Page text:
Black Sheep’s new sails certainly helped, Beasly says, and that extra gear he mentioned was a firm mainsheet and high-traveler setup that got them out of trouble more than once. “A high mode is a good mode to have,” he says, “but the crew did a great job switching modes and getting around the corners. I’m just at the back of the boat pushing the wood.”
As for the current on the Division 3 circle near Thomas Point Lighthouse, it wasn’t as much of a tactical factor Beasly says. While the herd mentality was to go left to get out of the worst of the ebb, there was opportunity on the right as well. “We felt the current was pretty global in the middle of the Bay and there was really no real relief anywhere,” Beasley says. “Our concern with winning the pin—and we could see it happening with the J/70s that started ahead of us—was getting locked out of playing shifts. Dee recognized that right away and we tried a bit more in the middle. It helps that he’s dynamite at finding the shifts.”
As would be expected of the J/70s, stacked with top-shelf teams gearing up for the November World Championships in Florida, the action is tight at the top and after four races Brian Keane’s Savasana leads the pack. Savasana won the last race of the day to put 4 points between them and Doug Newhouse’s team on Yonder. Savasana, which has been on a J/70 class winning streak since January, opened the series with a win and posted a 5-6 before ending the day on a high note.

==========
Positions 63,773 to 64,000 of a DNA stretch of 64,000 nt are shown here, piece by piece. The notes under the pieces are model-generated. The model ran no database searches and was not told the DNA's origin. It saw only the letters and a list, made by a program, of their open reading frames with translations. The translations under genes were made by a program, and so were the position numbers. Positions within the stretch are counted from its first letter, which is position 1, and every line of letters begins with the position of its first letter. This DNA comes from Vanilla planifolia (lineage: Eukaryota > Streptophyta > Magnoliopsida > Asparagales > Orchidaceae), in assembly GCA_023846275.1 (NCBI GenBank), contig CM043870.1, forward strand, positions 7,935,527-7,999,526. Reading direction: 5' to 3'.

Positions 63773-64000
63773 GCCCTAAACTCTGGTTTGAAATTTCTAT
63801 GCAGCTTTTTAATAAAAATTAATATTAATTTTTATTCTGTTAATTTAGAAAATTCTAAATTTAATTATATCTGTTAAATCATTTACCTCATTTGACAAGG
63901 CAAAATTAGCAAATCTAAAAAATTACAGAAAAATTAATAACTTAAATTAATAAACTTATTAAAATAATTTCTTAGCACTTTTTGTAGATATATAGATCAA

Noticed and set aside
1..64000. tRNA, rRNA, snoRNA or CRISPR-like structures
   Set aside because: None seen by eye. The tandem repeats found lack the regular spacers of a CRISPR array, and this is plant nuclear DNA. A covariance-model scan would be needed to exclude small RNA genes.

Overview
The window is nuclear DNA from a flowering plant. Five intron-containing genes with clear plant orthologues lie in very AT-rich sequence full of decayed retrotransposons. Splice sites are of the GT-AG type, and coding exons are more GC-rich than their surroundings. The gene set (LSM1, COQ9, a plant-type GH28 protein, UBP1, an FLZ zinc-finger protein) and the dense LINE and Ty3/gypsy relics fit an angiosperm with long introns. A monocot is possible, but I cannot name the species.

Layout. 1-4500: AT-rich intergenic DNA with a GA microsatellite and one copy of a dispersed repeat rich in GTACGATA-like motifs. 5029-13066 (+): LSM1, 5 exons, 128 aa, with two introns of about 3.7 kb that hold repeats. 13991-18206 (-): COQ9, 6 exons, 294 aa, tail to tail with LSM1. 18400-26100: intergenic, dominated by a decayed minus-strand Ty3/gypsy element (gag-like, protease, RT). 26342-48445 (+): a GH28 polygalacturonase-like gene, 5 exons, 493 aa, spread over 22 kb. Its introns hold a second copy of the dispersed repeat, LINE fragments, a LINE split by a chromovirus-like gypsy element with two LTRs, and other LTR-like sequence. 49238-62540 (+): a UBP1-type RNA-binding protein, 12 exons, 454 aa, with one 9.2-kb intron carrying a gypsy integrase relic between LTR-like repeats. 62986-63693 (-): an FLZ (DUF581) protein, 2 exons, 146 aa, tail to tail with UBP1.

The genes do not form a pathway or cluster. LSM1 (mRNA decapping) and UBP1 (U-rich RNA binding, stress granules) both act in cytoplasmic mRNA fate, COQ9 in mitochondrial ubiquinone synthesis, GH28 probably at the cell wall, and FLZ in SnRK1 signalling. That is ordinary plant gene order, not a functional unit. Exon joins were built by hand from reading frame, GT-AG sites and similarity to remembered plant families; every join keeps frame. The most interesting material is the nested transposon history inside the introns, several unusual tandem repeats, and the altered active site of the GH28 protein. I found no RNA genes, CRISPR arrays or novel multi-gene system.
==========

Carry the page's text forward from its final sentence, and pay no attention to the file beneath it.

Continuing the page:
“In that last race the racecourse opened up a bit,” says Savasana’s Thomas Barrows. “The left had been paying in the earlier races because of wind shift current, and downwind traffic. The port-tack layline was above the J/105s going downwind.
In that last race, Barrows says, they had a good start at the pin, went all the way left, but it was better to be middle left so they had some passing to do. At the top of the first run, they capitalized on an early jibe, got the win and ended the day
The overall theme for the day on the Division 3 course, Barrows says, was that the left side was, “Generally quite good…Yonder started at the pin and had three really good starts, so that’s why they were doing well and we had our better start in the last race. I’m sure everyone felt slow at times today because it was tricky. We were sort of in the lee of a bunch of container ships so that added another thing at the top of the course and then just racing around a lot of J/105s and J/80s made it a little interesting. “
As for managing all these variables, Barrows says they kept it simple: “it was about just setting up the boat to be a bit more forgiving and not sheeting as hard on the sails and being very active with the jib trim.”
Conditions are expected to be similar for the second day of racing with the addition of the Distance Race competitors of ORC and PHRF who certainly have their day with the current as they transverse the bay on a long course that should take them shore to shore.